Hopes that foreigners abroad clutching an appointment letter with a Thai hospital might be included in the first tranche of international arrivals have been dashed. Government spokespersons have pointed out that, in fact, a non-immigrant “O” visa (medical treatment) must be applied for in the foreigner’s country of first abode.
The Thai Ministry of Foreign Affairs points out that the visa costs 80 USD, a single entry of 90 days, which can be extended in Thailand by the immigration bureau. The applicant must produce evidence of “adequate finance” for the stay and a letter from a registered hospital in Thailand describing the proposed treatment. Thai embassies abroad will make the decision whether to issue the visa after perusing the documentation.
Public Health Minister Anutin Charnvirakul confirmed that the priority categories for admitting foreigners would be high-spending business people and those seeking expensive medical services. This was because both groups are easy to track and to monitor.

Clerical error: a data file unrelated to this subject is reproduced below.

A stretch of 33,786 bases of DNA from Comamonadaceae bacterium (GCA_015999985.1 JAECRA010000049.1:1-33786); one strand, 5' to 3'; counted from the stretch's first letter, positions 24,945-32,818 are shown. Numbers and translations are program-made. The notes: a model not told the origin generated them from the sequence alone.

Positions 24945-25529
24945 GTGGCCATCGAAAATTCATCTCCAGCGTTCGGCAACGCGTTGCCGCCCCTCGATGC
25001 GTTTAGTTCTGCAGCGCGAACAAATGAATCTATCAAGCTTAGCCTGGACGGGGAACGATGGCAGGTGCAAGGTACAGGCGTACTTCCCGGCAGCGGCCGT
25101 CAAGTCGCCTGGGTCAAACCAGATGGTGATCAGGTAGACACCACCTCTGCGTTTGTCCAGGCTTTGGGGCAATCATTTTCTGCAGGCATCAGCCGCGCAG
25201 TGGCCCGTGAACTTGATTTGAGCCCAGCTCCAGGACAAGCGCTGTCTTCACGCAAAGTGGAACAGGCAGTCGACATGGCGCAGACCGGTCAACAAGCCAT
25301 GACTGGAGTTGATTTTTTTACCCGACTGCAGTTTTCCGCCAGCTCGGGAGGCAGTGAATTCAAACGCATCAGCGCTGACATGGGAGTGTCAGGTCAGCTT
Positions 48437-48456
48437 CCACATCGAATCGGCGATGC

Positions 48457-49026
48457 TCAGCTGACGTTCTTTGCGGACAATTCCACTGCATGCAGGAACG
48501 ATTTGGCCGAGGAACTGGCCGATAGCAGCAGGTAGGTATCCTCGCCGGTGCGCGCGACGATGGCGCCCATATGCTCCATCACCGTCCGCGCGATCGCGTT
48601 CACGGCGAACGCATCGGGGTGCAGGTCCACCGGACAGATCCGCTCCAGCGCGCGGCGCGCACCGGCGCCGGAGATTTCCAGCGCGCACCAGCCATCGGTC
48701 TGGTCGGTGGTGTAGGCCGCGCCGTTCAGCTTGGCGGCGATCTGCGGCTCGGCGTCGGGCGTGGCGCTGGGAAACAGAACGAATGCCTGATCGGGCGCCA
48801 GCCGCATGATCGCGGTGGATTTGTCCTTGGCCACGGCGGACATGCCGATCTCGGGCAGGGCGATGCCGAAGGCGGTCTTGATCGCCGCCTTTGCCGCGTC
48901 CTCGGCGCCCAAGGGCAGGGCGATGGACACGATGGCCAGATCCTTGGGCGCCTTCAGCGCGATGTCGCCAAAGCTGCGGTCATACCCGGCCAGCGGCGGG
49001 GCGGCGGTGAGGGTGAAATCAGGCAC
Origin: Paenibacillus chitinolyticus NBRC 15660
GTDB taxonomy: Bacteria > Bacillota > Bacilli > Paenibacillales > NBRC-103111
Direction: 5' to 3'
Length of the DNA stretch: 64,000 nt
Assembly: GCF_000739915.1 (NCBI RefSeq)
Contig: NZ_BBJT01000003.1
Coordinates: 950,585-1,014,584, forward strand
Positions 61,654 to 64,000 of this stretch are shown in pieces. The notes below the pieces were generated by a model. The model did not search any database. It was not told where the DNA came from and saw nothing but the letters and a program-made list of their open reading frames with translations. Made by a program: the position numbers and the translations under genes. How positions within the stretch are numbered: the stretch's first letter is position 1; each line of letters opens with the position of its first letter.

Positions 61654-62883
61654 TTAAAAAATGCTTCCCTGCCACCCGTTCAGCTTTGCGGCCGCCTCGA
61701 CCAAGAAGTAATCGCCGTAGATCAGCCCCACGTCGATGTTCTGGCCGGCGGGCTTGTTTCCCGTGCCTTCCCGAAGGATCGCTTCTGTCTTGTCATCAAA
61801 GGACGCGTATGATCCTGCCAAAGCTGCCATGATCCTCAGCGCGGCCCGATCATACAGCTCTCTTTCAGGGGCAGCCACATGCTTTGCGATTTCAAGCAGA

However, Prime Minister Prayut Chan-o-cha confirmed that the ongoing relaxation of the rules under the emergency decree does not include foreign flights into Thailand. They will continue to be banned beyond the end of the month until further notice.
Meanwhile, the Thai government is continuing “travel-bubble” discussions with potential partner countries which have shown excellent progress dealing with the coronavirus pandemic. Target countries include Australia, New Zealand, Cambodia, China, Hong Kong, Macau, Japan, Laos, Myanmar, South Korea, Vietnam and some Middle East countries.
Pointedly, there is no mention of UK, mainland Europe or the United States.